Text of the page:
There was a “collage” assigned during Week 7, and it opened the door to a career change and more lucrative work; five years later a second collage inspired a major shift personally. Fifteen years ago, another collage catalysed a move from America to Ireland. 

Twice yearly now, I usher Artist’s Way groups through the process of making their own – and often, I join them.

Updating the images provides an insight into the effectiveness of your efforts. It’s like the infernal voice emanating from a GPS after a wrong turn: “Recalculating“. It’s a call to action. Re-route and get focused on the path of your own choosing.

Clarity about and a focus on your destination, keeps the chaos, distractions and busy-ness of life at bay.

From Seeing is Believing: the power of visualisation:

There’s ample science to support the fact that “Mental practice can get you closer to where you want to be in life, and it can prepare you for success!”

If you work it…

Doing a collage or a vision board just didn’t seem like work, so I was skeptical.

And thankfully it’s not! But occasionally, we need reminding: work isn’t all it’s cracked up to be!

Work is our linear, thinking, logical brain, in action. And our logical brain is our “censor”. In the “Basic Tools” of The Artist’s Way, Julia Cameron advises: “Logic brain was and is our survival brain. It works on known principles. Anything unknown is perceived as wrong and possibly dangerous…the brain we usually listen to, especially when we are telling ourselves to be sensible.”

Creativity resides in our “Artist Brain”. It’s our inventor, it’s childlike curious and apt to take chances – collecting images, being present to possibilities while silencing the “censor” is what’s unleashed while we’re creating the boards.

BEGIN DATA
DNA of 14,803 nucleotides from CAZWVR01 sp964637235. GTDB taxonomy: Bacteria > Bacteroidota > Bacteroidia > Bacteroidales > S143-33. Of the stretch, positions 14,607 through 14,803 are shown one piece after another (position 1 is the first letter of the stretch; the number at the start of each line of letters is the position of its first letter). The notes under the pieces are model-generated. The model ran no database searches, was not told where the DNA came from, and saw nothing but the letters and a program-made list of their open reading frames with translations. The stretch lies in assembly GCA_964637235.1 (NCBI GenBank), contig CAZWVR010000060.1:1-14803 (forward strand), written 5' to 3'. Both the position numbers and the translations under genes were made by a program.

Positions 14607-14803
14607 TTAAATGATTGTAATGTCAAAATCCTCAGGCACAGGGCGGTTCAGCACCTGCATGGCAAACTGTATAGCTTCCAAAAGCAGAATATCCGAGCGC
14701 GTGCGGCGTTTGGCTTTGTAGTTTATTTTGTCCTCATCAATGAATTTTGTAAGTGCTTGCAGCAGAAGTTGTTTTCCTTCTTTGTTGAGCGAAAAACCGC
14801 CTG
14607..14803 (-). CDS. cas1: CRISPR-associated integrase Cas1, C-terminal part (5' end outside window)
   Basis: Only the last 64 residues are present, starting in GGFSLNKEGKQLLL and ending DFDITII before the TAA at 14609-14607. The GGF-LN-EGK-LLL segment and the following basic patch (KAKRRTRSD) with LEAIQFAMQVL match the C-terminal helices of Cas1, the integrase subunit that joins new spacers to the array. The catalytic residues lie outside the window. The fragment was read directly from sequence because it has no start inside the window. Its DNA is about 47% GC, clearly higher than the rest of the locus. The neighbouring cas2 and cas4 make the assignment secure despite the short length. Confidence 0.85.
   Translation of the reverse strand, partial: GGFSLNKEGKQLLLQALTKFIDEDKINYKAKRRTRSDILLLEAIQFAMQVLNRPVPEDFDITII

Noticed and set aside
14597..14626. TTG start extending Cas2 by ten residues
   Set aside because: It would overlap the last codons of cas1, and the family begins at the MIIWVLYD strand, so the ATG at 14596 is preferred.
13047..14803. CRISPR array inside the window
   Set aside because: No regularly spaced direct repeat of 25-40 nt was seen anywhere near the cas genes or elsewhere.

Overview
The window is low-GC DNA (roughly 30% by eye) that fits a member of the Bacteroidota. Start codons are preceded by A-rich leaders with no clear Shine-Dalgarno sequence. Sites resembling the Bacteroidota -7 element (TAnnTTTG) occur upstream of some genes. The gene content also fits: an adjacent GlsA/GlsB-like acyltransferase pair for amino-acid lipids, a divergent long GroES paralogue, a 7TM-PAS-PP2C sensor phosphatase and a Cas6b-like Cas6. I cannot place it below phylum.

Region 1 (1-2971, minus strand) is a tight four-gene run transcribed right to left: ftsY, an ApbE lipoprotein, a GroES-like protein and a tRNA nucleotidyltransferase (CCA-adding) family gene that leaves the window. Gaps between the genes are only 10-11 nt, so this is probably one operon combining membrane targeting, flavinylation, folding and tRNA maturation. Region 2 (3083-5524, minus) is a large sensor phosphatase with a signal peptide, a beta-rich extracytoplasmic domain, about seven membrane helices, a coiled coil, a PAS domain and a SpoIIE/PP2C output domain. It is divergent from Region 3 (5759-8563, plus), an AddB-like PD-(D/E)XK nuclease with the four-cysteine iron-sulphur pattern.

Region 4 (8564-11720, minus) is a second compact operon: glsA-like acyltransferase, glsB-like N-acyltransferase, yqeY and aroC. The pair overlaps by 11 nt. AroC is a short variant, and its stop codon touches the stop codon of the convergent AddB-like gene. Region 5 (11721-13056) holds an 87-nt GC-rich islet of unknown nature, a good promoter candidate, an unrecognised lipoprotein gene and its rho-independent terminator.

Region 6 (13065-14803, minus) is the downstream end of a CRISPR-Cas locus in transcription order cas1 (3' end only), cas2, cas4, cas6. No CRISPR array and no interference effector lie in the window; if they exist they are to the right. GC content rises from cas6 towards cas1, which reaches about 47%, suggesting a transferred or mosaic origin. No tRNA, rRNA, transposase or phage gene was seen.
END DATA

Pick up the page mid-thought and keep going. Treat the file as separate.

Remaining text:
To quote Stephan Spencer’s article –  Vision Boards, Because New Year’s Resolutions Were So Last Year

“Vision boards help make all of the jumbled, abstract feelings in your head into a foreseeable future. If you’re skeptical about making a vision board yourself, ask what you really have to lose by trying it. Not really much. But perhaps it makes you more in tune to the repercussions of your choices and how they align with getting what you want.”

Images are powerful. This photo taken by Riley Robinson  during a 2005 course we attended in Ireland became my screen saver . Three years later I was living in that very village.


Aligning our intention with our values, staying tuned in to the repercussions of our choices, and focus, is what ultimately determines whether we can sustain the changes we “think” we want to make. Let’s get back to that Logical Brain and the Artist Brain. Creating the vision, imagining what is unknown – requires turning off the logical brain and tuning in to the associative and freewheeling nature of our ‘Artist Brain’.

Keep the vision board up – and return to it’s message frequently, because –

“It’s like selling our own ideas to ourselves.”*

Now you have to close the sale. And I advocate doing that with support.

To that end I’ll be delivering a series of Vision Board Workshops. in 2018. They’ll provide a full day immersive experience during which you can achieve clarity in the company of like minded people. Groups challenge each other. On the day, you’ll find you dig deeper and are supported. Later, should you find your enthusiasm is waning, your peers are there to reflect back the best of what they’ve heard you commit to.

A goal is a dream with a deadline- let’s get dreaming!

The next workshop is on Saturday, 23. June 2018. Interested in laying a foundation for your best future? Click the link or leave your details to the right.

*Lucinda Cross